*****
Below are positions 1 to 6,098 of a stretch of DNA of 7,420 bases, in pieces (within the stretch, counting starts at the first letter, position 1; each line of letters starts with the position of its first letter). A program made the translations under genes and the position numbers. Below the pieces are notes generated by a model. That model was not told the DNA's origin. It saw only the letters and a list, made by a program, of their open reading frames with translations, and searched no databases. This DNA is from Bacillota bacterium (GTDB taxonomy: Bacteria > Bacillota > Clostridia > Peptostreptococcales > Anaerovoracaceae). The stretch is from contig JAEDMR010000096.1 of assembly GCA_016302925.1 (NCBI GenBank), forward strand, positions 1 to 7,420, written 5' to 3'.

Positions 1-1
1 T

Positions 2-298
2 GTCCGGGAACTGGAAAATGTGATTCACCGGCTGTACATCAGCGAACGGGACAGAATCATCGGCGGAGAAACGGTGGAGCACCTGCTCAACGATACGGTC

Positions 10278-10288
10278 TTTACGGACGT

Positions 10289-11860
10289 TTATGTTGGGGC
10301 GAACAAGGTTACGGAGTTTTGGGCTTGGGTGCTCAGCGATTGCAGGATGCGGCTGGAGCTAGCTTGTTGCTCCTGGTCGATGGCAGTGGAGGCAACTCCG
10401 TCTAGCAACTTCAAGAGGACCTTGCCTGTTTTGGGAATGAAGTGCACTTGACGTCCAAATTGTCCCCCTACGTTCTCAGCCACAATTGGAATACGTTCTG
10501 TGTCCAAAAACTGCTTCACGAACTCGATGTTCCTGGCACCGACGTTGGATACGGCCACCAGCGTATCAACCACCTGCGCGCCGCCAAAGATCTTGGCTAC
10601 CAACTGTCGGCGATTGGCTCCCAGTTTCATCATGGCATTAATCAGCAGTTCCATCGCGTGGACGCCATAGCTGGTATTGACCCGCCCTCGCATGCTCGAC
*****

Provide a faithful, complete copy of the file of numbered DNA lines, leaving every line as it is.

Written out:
Below are positions 1 to 6,098 of a stretch of DNA of 7,420 bases, in pieces (within the stretch, counting starts at the first letter, position 1; each line of letters starts with the position of its first letter). A program made the translations under genes and the position numbers. Below the pieces are notes generated by a model. That model was not told the DNA's origin. It saw only the letters and a list, made by a program, of their open reading frames with translations, and searched no databases. This DNA is from Bacillota bacterium (GTDB taxonomy: Bacteria > Bacillota > Clostridia > Peptostreptococcales > Anaerovoracaceae). The stretch is from contig JAEDMR010000096.1 of assembly GCA_016302925.1 (NCBI GenBank), forward strand, positions 1 to 7,420, written 5' to 3'.

Positions 1-1
1 T

Positions 2-298
2 GTCCGGGAACTGGAAAATGTGATTCACCGGCTGTACATCAGCGAACGGGACAGAATCATCGGCGGAGAAACGGTGGAGCACCTGCTCAACGATACGGTC

Positions 10278-10288
10278 TTTACGGACGT

Positions 10289-11860
10289 TTATGTTGGGGC
10301 GAACAAGGTTACGGAGTTTTGGGCTTGGGTGCTCAGCGATTGCAGGATGCGGCTGGAGCTAGCTTGTTGCTCCTGGTCGATGGCAGTGGAGGCAACTCCG
10401 TCTAGCAACTTCAAGAGGACCTTGCCTGTTTTGGGAATGAAGTGCACTTGACGTCCAAATTGTCCCCCTACGTTCTCAGCCACAATTGGAATACGTTCTG
10501 TGTCCAAAAACTGCTTCACGAACTCGATGTTCCTGGCACCGACGTTGGATACGGCCACCAGCGTATCAACCACCTGCGCGCCGCCAAAGATCTTGGCTAC
10601 CAACTGTCGGCGATTGGCTCCCAGTTTCATCATGGCATTAATCAGCAGTTCCATCGCGTGGACGCCATAGCTGGTATTGACCCGCCCTCGCATGCTCGAC